Jessie Faulkner/The Times-Standard
The popular refrain is if you really lived in the 1960s, you probably
don't remember it.
Patt Kneer of Denny experienced one of the decades most well-known
milestones: Woodstock. Officially launched as the Woodstock Music and
Art Fair, it was a concert that turned upstate New York farmer Max
Yasgur's land into a cultural milestone nearly 40 years ago.
She's hoping there are others on the North Coast who'd be interested
in gathering to talk about their experiences at the event that has
become so well-entrenched in the nation's counterculture history. The
iconic event took place Aug. 15, 16 and 17, in 1969.
Kneer said she hadn't planned to attend, but her younger brother rode
his motorcycle to the Jersey Shore, where she was working, on his way
to New York.
"I said I wanted to go, got a helmet, a sleeping bag and got on the
back of his motorcycle," she recalled.
It's likely that others who attended may share some of the same
memories that Kneer recalls -- although her experience, working in
the "trip" tent with Wavy Gravy, talking folks down from LSD trips --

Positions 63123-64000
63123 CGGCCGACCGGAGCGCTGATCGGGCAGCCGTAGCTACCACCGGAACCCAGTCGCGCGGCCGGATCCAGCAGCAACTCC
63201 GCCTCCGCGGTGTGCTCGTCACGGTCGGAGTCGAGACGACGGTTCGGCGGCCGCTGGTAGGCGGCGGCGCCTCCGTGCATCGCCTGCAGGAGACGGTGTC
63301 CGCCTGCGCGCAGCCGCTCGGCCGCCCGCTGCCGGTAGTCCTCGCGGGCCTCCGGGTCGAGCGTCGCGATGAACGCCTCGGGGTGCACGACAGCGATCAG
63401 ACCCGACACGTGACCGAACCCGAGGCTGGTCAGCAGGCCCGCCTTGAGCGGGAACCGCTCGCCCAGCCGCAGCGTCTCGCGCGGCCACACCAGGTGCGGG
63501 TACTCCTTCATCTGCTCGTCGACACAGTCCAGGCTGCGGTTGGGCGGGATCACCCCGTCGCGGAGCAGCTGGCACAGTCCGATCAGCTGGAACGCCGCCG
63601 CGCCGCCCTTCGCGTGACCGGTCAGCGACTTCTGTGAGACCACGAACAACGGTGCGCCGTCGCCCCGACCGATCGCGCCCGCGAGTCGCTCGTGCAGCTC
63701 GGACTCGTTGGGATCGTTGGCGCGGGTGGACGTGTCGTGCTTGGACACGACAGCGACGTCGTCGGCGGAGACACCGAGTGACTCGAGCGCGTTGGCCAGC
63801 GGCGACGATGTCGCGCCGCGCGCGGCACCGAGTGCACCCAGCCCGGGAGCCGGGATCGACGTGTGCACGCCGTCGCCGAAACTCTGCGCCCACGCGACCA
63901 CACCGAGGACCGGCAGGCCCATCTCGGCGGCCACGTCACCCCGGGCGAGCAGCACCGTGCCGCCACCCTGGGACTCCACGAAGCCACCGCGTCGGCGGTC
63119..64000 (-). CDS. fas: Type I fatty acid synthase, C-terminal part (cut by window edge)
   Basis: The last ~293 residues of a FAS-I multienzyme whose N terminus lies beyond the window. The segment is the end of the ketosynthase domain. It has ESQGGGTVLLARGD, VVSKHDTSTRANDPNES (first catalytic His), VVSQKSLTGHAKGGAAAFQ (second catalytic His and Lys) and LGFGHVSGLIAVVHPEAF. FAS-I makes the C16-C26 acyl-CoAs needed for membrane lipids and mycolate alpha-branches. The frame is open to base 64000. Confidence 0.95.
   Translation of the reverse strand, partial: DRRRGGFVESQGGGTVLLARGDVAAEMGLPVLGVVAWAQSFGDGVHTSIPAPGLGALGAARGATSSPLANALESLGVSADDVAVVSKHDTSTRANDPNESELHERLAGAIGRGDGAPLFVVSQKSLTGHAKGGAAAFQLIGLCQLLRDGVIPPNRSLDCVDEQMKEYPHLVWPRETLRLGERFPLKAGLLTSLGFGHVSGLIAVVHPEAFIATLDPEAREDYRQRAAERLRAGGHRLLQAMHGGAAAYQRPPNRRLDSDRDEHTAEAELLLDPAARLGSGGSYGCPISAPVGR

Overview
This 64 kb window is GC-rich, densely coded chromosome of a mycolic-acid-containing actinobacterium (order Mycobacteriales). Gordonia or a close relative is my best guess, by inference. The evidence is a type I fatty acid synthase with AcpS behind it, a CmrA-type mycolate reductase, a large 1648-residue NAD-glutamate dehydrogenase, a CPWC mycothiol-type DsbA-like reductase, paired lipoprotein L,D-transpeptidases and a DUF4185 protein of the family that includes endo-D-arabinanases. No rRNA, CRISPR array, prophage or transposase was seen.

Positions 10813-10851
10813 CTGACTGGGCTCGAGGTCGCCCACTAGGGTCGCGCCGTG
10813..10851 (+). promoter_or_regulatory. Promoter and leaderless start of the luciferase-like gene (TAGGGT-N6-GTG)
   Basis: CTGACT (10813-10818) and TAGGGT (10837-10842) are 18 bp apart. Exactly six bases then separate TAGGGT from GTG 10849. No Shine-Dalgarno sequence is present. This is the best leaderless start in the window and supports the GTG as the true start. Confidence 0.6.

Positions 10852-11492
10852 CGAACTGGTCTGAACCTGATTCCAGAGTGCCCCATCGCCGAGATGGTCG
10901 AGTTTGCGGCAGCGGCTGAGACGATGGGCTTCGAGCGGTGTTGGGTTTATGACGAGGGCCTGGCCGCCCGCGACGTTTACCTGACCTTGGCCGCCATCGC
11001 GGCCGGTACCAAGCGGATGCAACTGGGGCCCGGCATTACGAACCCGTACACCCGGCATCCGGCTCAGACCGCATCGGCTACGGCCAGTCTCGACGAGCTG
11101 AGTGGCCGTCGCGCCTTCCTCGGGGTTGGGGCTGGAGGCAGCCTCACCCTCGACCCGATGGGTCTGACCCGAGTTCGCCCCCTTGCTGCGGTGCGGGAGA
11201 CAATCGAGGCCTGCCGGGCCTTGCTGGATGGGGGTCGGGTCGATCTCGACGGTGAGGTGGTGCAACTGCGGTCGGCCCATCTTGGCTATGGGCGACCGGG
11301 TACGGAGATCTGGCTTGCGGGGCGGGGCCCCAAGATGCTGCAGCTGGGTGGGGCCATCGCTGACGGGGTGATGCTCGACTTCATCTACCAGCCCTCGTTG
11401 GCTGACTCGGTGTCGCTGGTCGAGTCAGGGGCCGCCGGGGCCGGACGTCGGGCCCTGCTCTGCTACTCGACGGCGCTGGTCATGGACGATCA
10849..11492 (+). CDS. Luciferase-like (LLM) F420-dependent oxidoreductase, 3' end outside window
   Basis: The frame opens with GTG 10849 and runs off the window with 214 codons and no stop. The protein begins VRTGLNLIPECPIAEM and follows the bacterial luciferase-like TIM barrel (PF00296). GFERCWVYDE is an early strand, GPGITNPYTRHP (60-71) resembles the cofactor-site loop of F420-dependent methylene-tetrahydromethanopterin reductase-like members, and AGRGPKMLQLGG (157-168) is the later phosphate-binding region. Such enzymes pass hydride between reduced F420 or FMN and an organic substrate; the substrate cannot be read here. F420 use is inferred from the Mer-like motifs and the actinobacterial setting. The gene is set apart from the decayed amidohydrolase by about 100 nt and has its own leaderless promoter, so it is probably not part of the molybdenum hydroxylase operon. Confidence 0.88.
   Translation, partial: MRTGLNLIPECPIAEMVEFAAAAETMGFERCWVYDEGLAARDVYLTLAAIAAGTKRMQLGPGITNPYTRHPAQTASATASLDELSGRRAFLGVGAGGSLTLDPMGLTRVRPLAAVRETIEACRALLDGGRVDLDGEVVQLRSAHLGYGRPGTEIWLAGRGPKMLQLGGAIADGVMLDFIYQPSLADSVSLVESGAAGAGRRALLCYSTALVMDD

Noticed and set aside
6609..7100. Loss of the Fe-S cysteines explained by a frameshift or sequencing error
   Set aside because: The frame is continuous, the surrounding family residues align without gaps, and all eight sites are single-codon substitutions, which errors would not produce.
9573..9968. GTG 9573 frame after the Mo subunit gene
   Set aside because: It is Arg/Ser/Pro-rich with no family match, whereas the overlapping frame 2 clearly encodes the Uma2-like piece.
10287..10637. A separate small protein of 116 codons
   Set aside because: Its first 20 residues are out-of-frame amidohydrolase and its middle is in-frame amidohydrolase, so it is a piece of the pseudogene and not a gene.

was a bit different. At the time, she had just recently resigned as
an occupational therapist.
One tent visitor, a 16-year-old in the midst of hallucinations, was
convinced she was giving birth. Unable to convince her otherwise,
Kneer remembers Wavy Gravy turning to her and saying, "Let's get this
And then, of course, there was the music.
"I saw almost everybody," Kneer said. "I saw Richie Havens and Ravi
Shankar. The Airplane. Country Joe McDonald -- he was just amazing.
Crosby, Stills and Nash. I didn't miss any of it."
Fred Weis of Arcata was 16 years old and living outside of
Philadelphia when he decided to travel to New York.
"As soon as I saw the line-up, I knew it was going to be great," he said.
After the three-hour journey, he discovered the New York throughway
was closed and the crowds were walking miles from where they
abandoned their cars.
When he got to the site, there were no ticket takers, no fences and,
against all odds, he ran into his best friend.
"There were people as far as you can see," he said. "It was a
Weis said he stayed the whole time and spent many an hour just 100
feet from the stage.
"There was no highlight," Weis recalled, "It was all continuously
amazing. I was tired and sleep deprived and hungry, but it didn't matter."
Anyone who was at Woodstock and has in interest in getting together
to share memories may call Kneer at (530) 629-4537.
Jessie Faulkner can be reached at 441-0517 or firstname.lastname@example.org.